3 Smart Practice Tips For Guitar Players

Man Practising notes with guitar

Whether you are just starting out or you’re an experienced guitar player, practice time is crucial. Research has shown that, in order to reach a professional level, an average of four hours of practice every day over the course of ten years is required. That may seem like a huge amount of time, but the quality of practice is also an essential element. Even if you cannot practice four hours a day, just half an hour of smart and deliberate practice can do wonders for your guitar skills.

Correct mistakes as they happen

When you make a mistake, stop immediately and correct the mistake straight away. It’s easy to finish the piece you’re playing, go back and start over, promising yourself that you will focus on that mistake. However, our brains are wired to repeat something we have learned in the same way, so if you just plough through a problematic passage and ignore it, you will probably make the same mistake over and over.

Decide how you are going to fix it and practice that specific phrase, without going back to the beginning of the passage. Once you are sure you have corrected your mistake, start from a few measures before and practice working the problem area into the piece. When you’re feeling confident, go from the top and play the piece the whole way through.

Eat right

Certain foods can boost both your practice and your performance, just as other foods can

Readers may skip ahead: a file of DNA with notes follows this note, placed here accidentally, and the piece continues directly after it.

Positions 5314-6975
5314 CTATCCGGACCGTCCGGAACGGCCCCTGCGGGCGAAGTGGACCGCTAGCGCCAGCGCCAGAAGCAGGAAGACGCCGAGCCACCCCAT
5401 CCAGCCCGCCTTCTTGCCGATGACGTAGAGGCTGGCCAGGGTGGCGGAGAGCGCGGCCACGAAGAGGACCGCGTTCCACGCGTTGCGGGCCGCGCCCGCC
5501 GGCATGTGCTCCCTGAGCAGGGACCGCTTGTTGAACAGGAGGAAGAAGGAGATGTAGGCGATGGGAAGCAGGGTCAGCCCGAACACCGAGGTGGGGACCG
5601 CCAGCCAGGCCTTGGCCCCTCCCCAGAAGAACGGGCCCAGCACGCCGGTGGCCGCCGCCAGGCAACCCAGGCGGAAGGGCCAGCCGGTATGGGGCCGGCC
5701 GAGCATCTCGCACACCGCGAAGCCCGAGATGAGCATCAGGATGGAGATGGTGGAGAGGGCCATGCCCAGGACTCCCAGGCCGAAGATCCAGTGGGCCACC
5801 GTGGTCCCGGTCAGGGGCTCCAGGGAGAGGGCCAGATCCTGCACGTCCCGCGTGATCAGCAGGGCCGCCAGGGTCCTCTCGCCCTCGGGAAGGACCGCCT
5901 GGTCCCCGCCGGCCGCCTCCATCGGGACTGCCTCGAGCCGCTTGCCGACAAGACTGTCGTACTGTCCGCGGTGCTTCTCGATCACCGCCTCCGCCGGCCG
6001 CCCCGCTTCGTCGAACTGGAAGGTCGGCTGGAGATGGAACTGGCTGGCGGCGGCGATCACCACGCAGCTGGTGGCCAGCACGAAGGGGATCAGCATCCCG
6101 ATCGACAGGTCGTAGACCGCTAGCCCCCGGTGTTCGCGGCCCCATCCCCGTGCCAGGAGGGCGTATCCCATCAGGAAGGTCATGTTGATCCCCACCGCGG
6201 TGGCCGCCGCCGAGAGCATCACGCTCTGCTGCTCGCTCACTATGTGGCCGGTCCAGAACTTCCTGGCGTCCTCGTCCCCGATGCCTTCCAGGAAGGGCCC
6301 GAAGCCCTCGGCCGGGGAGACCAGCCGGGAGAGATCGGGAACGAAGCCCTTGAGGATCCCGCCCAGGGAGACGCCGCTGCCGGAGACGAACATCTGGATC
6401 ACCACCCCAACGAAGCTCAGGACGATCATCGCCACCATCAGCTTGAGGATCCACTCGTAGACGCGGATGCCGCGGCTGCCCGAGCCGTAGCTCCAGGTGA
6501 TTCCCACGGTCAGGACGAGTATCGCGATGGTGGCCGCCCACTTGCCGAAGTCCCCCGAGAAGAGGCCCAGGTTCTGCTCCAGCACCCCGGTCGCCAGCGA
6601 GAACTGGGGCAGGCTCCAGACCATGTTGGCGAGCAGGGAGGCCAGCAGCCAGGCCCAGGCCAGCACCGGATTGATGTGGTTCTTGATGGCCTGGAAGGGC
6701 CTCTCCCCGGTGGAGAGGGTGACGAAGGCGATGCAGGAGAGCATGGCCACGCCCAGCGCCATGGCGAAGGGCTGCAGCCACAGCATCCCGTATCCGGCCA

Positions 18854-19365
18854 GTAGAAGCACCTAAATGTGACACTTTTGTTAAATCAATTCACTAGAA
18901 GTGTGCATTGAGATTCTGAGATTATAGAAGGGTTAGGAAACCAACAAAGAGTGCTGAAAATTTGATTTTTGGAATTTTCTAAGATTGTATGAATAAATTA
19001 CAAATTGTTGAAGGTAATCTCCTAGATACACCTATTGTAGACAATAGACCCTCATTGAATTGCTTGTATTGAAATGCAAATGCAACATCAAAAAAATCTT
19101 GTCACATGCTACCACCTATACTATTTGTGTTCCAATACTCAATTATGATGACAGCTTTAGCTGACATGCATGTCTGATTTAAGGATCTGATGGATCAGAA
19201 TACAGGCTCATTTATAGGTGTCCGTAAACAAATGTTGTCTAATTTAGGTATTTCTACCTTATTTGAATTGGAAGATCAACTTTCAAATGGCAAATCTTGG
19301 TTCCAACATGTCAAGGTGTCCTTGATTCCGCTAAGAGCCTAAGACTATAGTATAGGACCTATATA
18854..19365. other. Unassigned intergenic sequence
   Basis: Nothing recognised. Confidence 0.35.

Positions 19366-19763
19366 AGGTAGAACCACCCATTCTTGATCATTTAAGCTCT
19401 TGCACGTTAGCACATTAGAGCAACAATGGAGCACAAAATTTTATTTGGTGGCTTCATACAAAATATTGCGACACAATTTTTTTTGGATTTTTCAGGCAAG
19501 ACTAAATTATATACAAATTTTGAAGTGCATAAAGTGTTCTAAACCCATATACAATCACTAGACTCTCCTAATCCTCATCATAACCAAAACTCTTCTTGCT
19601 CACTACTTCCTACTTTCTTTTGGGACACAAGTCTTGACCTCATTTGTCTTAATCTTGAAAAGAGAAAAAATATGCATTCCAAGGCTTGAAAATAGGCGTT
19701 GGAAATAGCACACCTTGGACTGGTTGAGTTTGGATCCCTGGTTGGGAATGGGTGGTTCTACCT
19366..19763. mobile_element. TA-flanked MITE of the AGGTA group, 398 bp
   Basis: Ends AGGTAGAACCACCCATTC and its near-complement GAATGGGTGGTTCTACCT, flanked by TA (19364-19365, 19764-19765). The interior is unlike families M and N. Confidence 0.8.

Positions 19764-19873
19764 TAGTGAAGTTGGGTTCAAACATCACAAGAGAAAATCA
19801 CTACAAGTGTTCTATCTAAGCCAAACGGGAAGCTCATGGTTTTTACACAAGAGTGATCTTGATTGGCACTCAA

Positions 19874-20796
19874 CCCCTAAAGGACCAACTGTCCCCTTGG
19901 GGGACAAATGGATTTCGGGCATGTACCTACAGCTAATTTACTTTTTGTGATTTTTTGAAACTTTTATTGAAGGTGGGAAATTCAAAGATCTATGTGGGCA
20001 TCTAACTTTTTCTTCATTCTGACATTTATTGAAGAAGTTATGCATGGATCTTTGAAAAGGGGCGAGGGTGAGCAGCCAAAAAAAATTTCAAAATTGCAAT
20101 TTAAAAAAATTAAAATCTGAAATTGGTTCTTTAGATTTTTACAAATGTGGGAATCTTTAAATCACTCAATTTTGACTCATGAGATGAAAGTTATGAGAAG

Portrait of young man sitting couch with guitar in hands

have the opposite effect. Many musicians think that they have no time to eat healthfully and cook, as they’d rather practice or use their time differently, but this is actually a bad trade-off. Eating healthy will give you more energy in the day, help you maintain focus and be more creative. On the other hand, if you’re not paying any attention to what you’re putting in your body, chances are that you will feel drained and be unable to focus.

Integrate specific brain-boosting superfoods into your diet such as American ginseng or rhodiola rosea. These supplements can help you reduce fatigue, both mental and physical, reduce stress and increase focus and mental performance in general. This can be particularly useful before a performance.

Value the long-term over the short-term

It’s easy to become frustrated if you’re not improving every single day, but if you continue to practice every day in a smart way you will get better. It’s normal to plateau and find yourself in a rut once in a while; playing has its ups and downs, but if you relax and simply work through it you will eventually make a breakthrough and find yourself working on something new. There’s always an obstacle just ahead, whether it’s bar chords or fingerpicking, and it’s easy to get discouraged. This is when most guitar players quit so stay strong and remind yourself that you will get over that hump.

Research has shown that it’s much more effective to practice a short amount of time every day rather than many hours once every few days or the day before the concert since sleep allows us to process new information. Try to practice at least 15 to 30 minutes every day.

Understand that the long-term is so much more important than the short-term. Think about how good you will sound like one year from now if you just keep practicing every single day! Try not to be too critical about your playing, it will improve if you stay focused and just practice.

(Written by special contributor – Jess Walker)

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